What made you feel most alone?
I felt alone because I was a foreigner in a land that wasn't my own, and did not have my parents with me. However, one particular moment of loneliness stands out: the moment when I realized that my husband was going to die and I was going to be left on my own. God was going to take my husband and I had to glorify Him in the death of my beloved.
What brought you comfort?
During my husband's illness, living day by day was what brought comfort. Then, when he was gone, my greatest comfort was remembering that I did not regret anything. There was no regret or remorse in me about anything that had happened or anything that I had done. I knew that everything had been done in such a godly way. Scott and I had this thing, where he'd say "God is good," and no matter how bad the situation was or how sad I felt, I always had to respond: "All the time." It felt sweet in my lips and bitter deep inside. Yet it was important, because it was a way of acknowledging that God is sovereign and I am not.
How did people encourage you during your husband’s illness and after his death?
A couple from church helped out with the burden of rent on more than one occasion. A lady friend drove me up to the hospital every day that my husband was there, and then at night a couple would drive me back home from the hospital. At the time, I was working at two schools, and both school principals helped with me paying for groceries and visited at the hospital. Once my husband went to be with the Lord, the whole community put on an evening fund raiser for me in the school lunch room. There were people singing, reciting poetry, playing instruments, and just raising money for me. They were simply amazing to me—a stranger, a foreigner, a widow.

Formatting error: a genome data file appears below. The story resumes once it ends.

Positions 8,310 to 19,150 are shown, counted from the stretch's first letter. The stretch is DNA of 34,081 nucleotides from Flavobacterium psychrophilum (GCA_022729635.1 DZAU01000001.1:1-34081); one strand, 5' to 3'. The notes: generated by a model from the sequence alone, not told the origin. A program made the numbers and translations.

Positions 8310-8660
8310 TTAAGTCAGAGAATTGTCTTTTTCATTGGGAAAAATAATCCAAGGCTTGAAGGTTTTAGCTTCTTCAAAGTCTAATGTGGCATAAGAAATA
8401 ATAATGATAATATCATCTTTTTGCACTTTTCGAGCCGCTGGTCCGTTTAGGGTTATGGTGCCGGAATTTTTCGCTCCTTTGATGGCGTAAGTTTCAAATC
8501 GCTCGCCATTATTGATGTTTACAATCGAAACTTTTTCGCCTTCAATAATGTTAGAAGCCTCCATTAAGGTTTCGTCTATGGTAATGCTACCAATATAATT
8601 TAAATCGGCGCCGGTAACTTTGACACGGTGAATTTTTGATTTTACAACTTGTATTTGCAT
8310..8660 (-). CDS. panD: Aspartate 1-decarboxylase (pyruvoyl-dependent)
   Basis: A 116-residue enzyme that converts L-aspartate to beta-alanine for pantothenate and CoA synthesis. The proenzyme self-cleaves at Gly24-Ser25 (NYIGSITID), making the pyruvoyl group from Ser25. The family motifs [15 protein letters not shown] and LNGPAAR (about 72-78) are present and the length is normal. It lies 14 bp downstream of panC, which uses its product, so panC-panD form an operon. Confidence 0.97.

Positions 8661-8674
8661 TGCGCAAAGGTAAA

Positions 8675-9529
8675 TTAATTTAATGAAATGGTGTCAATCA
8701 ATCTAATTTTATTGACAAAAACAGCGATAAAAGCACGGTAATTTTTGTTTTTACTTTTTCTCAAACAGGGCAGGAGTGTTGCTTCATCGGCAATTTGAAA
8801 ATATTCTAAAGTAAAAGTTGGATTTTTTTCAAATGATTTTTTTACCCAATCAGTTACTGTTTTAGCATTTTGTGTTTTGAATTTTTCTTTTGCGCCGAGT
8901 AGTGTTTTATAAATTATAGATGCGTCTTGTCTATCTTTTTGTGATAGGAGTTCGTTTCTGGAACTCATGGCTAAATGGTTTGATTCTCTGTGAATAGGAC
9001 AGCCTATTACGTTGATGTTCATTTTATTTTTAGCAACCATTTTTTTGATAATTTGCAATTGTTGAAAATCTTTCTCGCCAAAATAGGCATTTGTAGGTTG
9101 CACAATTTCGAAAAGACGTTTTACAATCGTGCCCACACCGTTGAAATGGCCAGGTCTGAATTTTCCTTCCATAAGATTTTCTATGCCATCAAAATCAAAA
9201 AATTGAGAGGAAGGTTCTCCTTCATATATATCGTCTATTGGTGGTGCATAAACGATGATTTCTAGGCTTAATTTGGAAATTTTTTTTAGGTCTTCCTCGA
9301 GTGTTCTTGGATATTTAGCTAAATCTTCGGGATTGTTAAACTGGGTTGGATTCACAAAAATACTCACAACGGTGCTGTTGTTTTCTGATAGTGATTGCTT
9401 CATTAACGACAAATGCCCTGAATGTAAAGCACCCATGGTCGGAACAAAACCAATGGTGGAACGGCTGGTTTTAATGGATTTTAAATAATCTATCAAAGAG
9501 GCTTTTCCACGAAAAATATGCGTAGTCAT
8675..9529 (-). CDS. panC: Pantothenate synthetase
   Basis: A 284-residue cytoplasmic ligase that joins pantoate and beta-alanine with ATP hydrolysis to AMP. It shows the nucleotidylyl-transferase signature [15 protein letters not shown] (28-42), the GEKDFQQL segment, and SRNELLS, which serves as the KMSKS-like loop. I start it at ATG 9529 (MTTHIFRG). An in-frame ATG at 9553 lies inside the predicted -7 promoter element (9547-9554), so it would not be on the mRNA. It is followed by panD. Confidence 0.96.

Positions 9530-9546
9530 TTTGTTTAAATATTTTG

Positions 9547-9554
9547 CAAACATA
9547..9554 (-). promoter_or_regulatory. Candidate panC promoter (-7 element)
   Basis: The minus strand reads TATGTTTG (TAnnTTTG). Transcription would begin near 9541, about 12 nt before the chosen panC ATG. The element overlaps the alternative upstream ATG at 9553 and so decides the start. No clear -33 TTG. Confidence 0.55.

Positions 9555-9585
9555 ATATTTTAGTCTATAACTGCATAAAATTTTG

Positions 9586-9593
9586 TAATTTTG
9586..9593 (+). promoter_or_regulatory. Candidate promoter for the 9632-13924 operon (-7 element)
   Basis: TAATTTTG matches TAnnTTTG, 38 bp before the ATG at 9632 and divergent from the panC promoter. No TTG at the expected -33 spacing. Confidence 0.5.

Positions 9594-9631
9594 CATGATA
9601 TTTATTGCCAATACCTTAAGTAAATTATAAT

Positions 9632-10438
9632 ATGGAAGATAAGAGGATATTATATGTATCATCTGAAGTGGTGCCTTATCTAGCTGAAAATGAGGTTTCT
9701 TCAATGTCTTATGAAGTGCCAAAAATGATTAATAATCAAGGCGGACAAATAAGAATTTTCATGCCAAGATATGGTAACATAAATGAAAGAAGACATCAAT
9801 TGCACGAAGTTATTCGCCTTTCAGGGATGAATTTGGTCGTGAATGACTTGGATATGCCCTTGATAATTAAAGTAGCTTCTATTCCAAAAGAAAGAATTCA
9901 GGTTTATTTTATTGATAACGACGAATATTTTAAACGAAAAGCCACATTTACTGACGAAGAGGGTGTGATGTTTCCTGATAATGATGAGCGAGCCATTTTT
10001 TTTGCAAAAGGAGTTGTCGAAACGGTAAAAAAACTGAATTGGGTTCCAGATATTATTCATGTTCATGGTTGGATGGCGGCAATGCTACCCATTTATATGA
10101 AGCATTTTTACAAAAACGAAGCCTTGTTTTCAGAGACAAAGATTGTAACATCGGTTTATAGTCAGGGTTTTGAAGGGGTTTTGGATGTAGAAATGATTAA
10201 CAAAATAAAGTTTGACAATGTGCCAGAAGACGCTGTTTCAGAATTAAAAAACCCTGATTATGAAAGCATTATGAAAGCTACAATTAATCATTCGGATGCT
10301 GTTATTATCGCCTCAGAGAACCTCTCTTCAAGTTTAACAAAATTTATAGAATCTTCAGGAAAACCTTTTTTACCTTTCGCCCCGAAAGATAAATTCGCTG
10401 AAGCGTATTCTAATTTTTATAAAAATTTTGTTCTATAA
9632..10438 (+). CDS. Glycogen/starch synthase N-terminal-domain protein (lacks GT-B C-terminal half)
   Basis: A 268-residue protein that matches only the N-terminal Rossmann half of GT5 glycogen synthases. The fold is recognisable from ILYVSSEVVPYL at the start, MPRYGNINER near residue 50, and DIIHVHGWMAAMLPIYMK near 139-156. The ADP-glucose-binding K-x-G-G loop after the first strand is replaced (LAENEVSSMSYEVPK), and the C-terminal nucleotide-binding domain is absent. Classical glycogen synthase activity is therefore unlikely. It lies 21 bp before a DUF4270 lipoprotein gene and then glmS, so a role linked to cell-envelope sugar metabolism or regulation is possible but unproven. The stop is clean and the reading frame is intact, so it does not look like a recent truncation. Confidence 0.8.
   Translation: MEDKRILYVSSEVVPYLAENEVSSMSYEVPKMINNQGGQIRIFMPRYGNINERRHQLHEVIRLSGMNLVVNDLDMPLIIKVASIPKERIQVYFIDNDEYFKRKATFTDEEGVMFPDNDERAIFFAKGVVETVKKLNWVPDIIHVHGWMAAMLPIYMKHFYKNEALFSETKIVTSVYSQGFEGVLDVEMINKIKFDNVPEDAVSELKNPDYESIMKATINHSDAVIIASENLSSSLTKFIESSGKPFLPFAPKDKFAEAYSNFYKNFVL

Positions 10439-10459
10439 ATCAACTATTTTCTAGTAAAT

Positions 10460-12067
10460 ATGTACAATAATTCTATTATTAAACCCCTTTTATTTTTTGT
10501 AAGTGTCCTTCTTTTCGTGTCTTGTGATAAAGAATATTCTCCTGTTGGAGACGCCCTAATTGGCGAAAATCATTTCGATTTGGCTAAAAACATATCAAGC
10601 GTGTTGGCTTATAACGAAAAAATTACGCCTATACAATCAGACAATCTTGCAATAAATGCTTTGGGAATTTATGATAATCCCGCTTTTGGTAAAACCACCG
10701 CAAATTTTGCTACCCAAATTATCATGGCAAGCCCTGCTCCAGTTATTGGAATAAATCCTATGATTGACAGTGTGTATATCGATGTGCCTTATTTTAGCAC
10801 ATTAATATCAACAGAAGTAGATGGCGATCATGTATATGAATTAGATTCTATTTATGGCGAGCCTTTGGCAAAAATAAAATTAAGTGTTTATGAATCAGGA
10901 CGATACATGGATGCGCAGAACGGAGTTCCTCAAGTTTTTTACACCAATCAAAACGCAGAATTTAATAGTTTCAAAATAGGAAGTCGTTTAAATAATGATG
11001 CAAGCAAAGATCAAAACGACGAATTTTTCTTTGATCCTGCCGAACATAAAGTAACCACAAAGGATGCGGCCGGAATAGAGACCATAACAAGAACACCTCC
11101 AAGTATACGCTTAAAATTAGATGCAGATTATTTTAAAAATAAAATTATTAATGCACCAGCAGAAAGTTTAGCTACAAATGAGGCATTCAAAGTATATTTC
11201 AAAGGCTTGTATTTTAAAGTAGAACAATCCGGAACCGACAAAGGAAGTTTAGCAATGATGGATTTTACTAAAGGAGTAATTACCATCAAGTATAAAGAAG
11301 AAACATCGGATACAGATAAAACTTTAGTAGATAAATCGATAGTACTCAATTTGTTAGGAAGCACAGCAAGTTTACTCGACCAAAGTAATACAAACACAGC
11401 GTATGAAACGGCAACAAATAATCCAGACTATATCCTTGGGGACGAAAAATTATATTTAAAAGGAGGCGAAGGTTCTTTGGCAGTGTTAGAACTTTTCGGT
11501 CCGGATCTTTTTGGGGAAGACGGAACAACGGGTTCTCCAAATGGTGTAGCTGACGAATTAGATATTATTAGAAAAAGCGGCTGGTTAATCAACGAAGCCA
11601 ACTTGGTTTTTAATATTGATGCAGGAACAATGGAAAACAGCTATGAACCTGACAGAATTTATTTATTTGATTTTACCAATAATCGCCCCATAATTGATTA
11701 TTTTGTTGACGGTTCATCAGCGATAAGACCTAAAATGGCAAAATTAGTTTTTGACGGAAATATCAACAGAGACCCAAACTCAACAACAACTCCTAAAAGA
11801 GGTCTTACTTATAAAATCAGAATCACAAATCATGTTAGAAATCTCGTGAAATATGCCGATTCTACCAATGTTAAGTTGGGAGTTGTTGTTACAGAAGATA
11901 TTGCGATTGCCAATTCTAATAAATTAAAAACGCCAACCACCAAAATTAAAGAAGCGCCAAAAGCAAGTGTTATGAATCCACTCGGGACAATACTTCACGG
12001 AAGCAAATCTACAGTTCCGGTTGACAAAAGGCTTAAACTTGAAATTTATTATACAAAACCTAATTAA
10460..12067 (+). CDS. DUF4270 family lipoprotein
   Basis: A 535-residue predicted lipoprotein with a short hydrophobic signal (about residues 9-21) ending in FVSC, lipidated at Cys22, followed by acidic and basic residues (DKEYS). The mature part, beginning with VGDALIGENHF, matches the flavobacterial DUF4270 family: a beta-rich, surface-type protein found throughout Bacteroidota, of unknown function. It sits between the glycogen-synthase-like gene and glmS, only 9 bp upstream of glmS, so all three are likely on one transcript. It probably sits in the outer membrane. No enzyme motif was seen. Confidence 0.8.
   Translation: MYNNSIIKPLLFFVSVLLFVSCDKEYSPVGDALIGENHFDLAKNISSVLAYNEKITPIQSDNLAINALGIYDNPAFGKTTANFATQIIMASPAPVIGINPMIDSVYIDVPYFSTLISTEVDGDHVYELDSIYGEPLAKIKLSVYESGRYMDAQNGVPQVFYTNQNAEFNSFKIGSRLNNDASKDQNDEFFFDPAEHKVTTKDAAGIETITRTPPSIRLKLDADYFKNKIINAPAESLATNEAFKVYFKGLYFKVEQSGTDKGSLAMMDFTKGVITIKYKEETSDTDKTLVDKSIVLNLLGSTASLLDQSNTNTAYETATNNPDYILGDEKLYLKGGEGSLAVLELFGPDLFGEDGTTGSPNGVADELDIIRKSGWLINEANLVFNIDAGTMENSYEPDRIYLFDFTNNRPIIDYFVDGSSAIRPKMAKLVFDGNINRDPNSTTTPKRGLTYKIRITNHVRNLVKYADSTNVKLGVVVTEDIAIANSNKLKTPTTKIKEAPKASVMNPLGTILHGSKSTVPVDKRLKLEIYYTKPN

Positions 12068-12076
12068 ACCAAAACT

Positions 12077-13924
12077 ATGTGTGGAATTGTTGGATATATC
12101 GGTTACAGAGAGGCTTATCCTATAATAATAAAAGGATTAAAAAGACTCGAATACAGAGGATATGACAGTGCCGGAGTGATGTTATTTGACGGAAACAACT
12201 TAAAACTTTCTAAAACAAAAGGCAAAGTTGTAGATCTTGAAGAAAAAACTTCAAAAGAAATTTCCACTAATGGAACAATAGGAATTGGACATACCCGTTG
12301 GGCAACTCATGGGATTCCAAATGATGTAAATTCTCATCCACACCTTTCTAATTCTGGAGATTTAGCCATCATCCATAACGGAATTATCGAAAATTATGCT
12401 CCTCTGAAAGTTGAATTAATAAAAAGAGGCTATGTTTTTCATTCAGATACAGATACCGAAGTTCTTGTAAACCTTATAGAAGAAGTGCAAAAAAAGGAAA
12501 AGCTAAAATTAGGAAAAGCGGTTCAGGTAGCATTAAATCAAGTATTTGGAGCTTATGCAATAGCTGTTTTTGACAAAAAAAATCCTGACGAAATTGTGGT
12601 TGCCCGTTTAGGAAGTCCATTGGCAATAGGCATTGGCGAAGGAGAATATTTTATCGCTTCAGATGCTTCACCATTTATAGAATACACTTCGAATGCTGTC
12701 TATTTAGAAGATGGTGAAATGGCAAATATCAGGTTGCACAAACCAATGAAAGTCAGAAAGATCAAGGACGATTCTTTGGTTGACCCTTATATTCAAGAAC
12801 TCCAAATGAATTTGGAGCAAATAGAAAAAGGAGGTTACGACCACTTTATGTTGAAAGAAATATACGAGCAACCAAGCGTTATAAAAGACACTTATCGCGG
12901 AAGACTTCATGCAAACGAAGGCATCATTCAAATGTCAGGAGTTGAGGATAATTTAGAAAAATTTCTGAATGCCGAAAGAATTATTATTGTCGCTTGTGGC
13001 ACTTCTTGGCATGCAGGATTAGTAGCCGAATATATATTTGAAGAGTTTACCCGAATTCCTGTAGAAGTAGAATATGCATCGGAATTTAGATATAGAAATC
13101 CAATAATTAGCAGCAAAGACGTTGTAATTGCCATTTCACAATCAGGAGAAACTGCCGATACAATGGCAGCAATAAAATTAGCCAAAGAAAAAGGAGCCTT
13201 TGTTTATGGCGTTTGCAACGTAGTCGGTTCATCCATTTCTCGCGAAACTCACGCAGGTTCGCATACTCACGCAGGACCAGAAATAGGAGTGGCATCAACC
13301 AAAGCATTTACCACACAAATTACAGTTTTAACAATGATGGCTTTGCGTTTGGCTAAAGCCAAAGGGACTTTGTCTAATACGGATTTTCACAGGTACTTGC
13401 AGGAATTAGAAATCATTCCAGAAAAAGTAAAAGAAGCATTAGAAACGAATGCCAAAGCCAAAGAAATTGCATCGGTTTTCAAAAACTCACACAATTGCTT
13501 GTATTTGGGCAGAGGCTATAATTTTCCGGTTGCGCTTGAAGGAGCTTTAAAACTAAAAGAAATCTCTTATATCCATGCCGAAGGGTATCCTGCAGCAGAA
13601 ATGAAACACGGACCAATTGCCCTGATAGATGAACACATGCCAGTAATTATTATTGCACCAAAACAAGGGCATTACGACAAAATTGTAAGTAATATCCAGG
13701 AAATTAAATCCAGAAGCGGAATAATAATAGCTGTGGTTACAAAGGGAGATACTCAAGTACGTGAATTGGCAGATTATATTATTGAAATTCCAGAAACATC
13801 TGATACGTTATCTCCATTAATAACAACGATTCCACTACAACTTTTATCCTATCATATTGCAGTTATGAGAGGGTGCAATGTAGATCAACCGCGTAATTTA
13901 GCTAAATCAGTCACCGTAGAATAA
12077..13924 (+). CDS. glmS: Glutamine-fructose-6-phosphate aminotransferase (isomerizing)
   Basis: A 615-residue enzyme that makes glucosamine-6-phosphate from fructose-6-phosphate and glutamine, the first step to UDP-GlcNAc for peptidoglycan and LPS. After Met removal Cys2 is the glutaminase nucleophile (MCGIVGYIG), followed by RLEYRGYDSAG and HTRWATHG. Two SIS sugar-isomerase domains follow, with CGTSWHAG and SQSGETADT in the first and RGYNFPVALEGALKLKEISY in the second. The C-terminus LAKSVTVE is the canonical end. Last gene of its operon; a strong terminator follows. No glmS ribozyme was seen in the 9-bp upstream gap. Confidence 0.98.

How would you recommend that others encourage someone whose spouse is terminally ill or who is gone?
Visit her, bring her food, do practical things, do not say or ask uncomfortable questions, empathize. Let her do the talking, listen, acknowledge the absence and the grief, be compassionate in the tears, be patient. In the listening, you'll know what you should do.
Most of all, continue being there; don’t leave. In the midst of a lot of change, some things need to remain constant, so let the friendship continue in the same way that is has been. I had so few people visit me, and I longed for more visits, but then I could not bear to be with people for more than a few minutes each day. So they understood, but never stopped inviting me to be with them. They would expect me and tell me they missed me if I didn't show up. That meant a lot.
Were there times when people were insensitive to your needs as well?
Oh, certainly. Sometimes, the same people that did encouraging things also did insensitive things out of their own grieving. (At least, that's how I explained their actions to myself.) What I most remember is people wondering what was wrong with me and why I didn't act "normal" again. But I could not be "normal" ever again. You never go back to "normal,” though you do start a new normal. You find yourself in a state of, let's say, compromise, where you're willing to say, “This is ok for now. I'm ok with this new normal.” That helps to make the absence more bearable.
How did your husband’s death affect your faith?
Everything crumbled and fell apart. There was no belief that was not shaken or disturbed. I realized that I had been in a false religion, a false faith. I had believed all my Christian life in stuff like positive confession, faith seed, purpose-driven doctrines and prosperity gospel. When my husband was gone, I ended up questioning everything I believed. I still haven't finished investigating about false doctrines and heresies, but I have learned that God is sovereign and He is good. He is God and I am not.
How did the experience change you, and in what ways did you remain the same?
My husband used to say that I bounced easily, meaning that whenever there was a conflict or a problem, I had the courage to come back to being ok, often within moments. That resilience is still there. I am still the same in personality, but my beliefs have changed. I no longer see myself as the all-powerful person I once falsely thought I was. I no longer hold control of my life. I have surrendered to the truth of God being sovereign and Lord, and not me.
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None of my life has gone the way it was "supposed to go," but I don't love my life any less because of the hardships and new directions. I see so much unexpected good in it, and I want others to see the good in theirs.